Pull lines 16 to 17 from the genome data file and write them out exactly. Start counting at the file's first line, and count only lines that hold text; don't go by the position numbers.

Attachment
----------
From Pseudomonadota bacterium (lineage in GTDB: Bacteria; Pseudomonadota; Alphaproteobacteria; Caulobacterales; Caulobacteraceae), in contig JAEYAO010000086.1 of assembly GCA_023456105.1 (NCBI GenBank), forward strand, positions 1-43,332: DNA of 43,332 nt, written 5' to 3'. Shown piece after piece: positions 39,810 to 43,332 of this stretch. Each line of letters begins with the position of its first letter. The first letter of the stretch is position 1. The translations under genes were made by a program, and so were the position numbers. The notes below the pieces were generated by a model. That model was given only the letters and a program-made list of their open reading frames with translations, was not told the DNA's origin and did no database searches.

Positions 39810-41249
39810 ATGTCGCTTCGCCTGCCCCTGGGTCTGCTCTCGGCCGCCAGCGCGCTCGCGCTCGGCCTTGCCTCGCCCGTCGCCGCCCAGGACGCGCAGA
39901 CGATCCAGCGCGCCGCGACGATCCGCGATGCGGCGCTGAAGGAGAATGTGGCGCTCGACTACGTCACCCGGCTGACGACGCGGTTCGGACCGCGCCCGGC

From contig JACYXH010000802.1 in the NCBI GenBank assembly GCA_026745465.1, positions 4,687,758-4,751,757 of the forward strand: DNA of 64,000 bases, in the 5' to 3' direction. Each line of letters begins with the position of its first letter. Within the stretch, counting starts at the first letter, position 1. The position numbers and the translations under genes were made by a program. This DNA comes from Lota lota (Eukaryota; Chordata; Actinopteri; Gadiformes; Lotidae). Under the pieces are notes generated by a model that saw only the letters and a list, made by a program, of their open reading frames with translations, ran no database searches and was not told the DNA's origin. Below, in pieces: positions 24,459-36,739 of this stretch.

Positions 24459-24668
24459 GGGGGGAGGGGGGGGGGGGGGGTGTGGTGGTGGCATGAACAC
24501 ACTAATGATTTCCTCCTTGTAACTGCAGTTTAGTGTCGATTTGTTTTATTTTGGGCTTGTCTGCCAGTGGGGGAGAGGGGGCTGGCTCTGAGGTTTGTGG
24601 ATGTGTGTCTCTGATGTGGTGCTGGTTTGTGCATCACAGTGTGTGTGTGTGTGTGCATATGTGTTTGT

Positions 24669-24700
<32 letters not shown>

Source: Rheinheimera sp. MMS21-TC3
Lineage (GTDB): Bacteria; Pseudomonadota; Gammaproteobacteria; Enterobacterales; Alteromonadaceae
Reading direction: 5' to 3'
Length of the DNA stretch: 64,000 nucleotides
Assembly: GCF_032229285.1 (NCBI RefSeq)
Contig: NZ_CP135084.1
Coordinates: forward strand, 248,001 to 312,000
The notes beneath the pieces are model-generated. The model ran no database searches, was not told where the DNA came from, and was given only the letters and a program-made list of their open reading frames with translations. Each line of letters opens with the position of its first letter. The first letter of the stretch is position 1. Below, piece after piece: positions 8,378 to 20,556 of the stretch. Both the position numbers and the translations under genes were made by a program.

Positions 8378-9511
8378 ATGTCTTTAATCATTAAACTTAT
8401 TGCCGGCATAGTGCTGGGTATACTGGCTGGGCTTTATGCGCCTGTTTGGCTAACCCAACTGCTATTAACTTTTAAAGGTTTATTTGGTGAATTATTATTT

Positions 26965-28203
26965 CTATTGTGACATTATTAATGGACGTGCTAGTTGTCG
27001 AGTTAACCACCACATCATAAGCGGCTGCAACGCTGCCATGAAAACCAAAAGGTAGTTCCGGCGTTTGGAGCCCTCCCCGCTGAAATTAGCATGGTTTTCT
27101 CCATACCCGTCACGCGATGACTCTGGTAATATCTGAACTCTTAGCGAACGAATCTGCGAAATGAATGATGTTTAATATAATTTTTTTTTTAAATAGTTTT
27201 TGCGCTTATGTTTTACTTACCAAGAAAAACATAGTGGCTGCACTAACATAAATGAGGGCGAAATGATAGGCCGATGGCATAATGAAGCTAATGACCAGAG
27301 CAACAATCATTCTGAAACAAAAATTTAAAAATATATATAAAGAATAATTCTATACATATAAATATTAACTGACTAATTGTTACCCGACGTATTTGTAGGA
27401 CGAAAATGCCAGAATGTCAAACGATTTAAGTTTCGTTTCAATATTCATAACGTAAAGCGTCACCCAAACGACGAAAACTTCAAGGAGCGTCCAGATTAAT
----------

Assembly: GCF_032229285.1 (NCBI RefSeq)
Contig: NZ_CP135084.1